Effective Legal Writing: A Guide for Students and Practitioners
Douglas E. Abrams, Effective Legal Writing: A Guide for Students and Practitioners, West Academic, 2016
Posted: 27 Jun 2016
Date Written: April 1, 2016
“The English language knows only two types of writing — good writing and bad writing. Good legal writing is good writing about a legal subject.” From this core proposition, this compact book provides researching and writing lessons for 1L’s, upper class law students, and practicing lawyers. Leading judges, lawyers, and literary figures help deliver many of the lessons.
An early chapter covers the foundations of good legal writing, beginning with avid reading, maintaining personal and professional commitment to the client’s interests, and “earning the right to a reader.” Also covered are such foundations as identifying the audience, scheduling, outlining, orienting readers, maintaining civility and professionalism, and adhering to bias-free writing.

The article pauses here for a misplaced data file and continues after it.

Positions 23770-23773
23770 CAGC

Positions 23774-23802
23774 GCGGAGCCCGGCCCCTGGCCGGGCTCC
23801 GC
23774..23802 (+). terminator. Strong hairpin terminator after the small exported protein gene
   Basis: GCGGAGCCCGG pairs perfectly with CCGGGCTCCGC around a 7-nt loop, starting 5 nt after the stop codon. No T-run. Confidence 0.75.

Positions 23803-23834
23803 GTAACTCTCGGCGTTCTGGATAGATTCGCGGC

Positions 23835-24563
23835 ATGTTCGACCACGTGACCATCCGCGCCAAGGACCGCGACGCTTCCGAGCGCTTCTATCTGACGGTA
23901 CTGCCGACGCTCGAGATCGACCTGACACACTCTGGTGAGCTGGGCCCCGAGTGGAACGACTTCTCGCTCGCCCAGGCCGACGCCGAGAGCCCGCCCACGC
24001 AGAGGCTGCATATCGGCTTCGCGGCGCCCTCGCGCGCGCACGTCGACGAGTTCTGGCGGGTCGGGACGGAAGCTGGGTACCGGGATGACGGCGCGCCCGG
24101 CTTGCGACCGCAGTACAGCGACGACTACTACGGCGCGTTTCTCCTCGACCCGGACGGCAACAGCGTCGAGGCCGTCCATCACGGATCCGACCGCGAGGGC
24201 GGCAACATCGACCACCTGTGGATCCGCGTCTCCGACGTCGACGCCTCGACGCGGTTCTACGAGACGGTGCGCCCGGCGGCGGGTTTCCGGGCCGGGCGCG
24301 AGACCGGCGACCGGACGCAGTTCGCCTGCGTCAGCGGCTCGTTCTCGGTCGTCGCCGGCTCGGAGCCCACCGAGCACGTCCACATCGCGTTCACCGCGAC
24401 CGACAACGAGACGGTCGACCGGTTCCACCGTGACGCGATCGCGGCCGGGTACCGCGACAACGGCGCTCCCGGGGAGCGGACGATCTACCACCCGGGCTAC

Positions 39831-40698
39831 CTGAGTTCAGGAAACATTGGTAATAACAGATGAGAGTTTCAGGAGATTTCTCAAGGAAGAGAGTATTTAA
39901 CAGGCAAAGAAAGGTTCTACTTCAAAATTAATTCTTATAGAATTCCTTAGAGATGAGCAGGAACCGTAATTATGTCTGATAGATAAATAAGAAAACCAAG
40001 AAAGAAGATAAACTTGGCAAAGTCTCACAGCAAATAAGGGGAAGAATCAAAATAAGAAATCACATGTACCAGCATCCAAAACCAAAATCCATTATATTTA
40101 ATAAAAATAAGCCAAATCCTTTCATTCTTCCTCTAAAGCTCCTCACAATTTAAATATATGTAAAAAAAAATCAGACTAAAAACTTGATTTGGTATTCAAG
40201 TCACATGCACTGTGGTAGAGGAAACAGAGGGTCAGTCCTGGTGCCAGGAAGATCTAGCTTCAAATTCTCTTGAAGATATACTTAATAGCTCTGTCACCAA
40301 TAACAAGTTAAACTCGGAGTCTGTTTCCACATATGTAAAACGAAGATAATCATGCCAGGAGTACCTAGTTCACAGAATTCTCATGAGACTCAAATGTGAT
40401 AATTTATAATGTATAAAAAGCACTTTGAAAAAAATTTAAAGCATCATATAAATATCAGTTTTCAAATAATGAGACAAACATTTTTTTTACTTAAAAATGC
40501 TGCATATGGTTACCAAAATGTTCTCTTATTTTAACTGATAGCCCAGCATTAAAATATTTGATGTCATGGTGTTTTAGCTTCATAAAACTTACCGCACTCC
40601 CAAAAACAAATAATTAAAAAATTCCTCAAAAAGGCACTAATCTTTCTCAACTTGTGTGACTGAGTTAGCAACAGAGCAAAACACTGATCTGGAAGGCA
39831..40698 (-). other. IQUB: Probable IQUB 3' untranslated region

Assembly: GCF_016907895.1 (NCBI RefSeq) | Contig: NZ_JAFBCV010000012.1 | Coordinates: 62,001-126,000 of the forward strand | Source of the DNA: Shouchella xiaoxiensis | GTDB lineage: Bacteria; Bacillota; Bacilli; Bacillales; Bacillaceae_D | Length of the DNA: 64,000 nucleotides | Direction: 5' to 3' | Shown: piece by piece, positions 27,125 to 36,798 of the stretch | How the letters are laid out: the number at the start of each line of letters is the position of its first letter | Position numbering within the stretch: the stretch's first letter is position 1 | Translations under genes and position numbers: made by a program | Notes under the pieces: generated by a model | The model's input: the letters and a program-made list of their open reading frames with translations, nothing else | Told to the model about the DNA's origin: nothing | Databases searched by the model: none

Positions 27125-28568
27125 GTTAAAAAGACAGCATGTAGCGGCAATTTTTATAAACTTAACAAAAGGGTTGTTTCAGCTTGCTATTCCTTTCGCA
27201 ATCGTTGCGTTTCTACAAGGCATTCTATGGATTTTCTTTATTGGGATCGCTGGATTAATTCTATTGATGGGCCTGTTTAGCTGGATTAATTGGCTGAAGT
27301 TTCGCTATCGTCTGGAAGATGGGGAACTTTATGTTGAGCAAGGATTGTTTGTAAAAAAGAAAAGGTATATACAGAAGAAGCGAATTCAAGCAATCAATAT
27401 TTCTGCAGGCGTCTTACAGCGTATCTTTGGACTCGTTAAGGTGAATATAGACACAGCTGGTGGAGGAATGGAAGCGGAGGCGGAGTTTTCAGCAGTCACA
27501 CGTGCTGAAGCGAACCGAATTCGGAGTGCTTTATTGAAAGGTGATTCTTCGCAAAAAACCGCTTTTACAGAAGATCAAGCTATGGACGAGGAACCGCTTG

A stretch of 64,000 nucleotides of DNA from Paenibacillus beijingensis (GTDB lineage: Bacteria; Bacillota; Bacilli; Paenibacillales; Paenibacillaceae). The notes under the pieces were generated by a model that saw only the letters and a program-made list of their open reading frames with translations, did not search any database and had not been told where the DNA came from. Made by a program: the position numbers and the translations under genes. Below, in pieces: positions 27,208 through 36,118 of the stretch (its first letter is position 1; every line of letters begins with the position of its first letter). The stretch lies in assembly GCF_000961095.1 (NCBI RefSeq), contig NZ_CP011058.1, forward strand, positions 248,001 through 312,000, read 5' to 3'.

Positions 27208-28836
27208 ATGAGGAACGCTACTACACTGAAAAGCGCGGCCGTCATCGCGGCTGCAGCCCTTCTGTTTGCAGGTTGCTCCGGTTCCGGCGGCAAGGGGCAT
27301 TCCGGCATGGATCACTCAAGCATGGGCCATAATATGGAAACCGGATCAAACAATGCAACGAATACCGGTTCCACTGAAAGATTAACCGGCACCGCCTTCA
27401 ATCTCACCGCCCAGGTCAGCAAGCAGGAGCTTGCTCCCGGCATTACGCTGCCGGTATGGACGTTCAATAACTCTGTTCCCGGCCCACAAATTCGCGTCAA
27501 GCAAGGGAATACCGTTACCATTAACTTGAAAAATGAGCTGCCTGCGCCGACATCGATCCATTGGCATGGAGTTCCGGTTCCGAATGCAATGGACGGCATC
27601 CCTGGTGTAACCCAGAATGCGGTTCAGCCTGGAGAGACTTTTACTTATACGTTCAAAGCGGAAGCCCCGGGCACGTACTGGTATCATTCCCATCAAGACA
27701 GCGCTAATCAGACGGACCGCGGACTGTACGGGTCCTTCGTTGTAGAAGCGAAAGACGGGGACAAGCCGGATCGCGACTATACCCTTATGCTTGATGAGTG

Later chapters concern researching, writing, editing, and dismantling barriers to effective written expression. Topics include the consequences of inadequate research; the four fundamentals of good legal writing (conciseness, precision, simplicity, and clarity); and reason and passion in persuasive writing. Chapters on editing and proofreading stress the writer’s need to restrain pride of authorship that would stiffen resistance to constructive pre-publication input. Chapters treat three major barriers – misused jargon, acronyms, and footnotes.
Chapters on versatility describe how lawyers, if their personal and professional circumstances permit, can fulfill professional responsibility and achieve personal satisfaction by writing in such diverse forums as newspaper editorial pages, law reviews, bar association journals, and blogs.
Keywords: writing, legal writing, research, persuasive, professional responsibility, judges, lawyers
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